To me, any excuse not to include those marks in any new record should & has been taken. It’d be like holding a one-off competition to try & break the record up the great Cols & using Pantani’s mark as the record – it’s useless as a barometer of sporting prowess.

Bundle May 19, 2014 at 12:13 pm

It makes no sense to allow tri-bars and the rest, and not reinstate Boardman’s superman record, or any other of the records that were ruled out when the Best Human Effort was created. Cancellara’s and Wiggins’ reactions clearly demonstrate that these regulatory changes are not neutral. The UCI shouldn’t play with the rules, because a record is ingrained in a process, in a history, it needs continuity. If I was Cancellara, I would still try the record on a road bike. Whatever he achieves will still always be there for those of us who will care about it. In the end, it’s up to the fans to value this or that performance. And to supersede the UCI’s suspicious stupidity. And yes, Mr. Koox has now lost all credit for impartiality.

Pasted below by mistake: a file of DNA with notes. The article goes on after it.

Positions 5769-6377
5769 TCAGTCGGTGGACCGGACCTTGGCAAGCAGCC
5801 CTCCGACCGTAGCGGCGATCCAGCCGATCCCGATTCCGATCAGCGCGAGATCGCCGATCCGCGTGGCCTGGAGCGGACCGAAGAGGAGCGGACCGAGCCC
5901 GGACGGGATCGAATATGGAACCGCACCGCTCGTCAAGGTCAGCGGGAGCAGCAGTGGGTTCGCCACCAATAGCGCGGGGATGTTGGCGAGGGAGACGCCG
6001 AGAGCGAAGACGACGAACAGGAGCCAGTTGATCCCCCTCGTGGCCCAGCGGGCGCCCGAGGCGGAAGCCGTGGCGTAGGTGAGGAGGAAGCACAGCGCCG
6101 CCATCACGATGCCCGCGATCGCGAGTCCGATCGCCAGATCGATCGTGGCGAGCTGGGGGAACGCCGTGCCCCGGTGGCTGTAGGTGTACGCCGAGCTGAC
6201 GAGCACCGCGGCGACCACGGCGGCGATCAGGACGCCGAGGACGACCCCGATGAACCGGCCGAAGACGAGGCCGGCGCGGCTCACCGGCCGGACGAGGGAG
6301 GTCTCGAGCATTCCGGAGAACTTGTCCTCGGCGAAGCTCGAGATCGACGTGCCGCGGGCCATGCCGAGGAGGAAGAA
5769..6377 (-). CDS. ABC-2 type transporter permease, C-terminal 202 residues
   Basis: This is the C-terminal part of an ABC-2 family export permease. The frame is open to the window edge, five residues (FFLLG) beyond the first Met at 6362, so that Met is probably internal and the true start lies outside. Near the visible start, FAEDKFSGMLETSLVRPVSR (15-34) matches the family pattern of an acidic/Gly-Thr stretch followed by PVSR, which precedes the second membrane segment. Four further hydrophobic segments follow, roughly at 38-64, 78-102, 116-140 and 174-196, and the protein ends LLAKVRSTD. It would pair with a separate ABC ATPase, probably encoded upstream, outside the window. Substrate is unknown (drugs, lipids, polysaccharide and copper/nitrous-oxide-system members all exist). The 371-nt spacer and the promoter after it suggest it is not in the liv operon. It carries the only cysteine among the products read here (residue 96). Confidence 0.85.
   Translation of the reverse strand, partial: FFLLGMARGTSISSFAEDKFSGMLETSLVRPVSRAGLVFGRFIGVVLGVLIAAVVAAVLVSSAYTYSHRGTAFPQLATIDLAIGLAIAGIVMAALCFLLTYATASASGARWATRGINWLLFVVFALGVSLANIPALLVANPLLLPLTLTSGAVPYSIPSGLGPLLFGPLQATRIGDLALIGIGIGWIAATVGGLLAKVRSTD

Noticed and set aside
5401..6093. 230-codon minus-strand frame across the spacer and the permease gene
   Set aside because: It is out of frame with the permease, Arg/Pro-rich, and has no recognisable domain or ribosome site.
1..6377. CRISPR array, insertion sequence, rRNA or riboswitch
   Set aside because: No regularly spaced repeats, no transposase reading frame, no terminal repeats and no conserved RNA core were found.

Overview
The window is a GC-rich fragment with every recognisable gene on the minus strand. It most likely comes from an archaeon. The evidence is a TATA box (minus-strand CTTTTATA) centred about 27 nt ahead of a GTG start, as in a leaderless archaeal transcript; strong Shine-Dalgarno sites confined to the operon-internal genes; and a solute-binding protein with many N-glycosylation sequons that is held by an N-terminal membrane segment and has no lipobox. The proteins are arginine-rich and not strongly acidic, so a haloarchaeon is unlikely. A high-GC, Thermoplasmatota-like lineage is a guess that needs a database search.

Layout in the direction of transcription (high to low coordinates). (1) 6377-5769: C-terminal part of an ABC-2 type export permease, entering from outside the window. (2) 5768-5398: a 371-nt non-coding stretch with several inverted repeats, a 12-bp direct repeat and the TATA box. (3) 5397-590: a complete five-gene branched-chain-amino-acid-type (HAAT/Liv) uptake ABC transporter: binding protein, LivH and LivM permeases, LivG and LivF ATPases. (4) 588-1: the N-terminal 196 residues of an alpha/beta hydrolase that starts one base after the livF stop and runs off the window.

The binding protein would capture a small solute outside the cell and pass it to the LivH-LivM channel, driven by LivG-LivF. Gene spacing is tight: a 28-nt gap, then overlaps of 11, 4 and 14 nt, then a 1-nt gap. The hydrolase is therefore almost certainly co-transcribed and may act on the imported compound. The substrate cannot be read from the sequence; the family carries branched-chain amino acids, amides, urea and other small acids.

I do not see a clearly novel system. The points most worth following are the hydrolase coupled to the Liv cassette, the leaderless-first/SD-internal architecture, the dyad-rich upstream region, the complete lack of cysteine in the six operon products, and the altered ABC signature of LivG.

As I said before, both concepts, the record on a road bike, and the record on the fastest possible track bike should continue to exist. Is there any good reason to eliminate one of them????

Tovarishch May 19, 2014 at 1:32 pm

The problem is surely the cost of trying to replicate Merckx’s bike. Trek are reported to have had a special team working on replicating his bike for Cancellara’s attempt and at what cost, I hate to imagine. As least by opening it up to standard pursuit bikes they give all those who are capable a chance to have a go for the record.

Quentin May 19, 2014 at 6:07 pm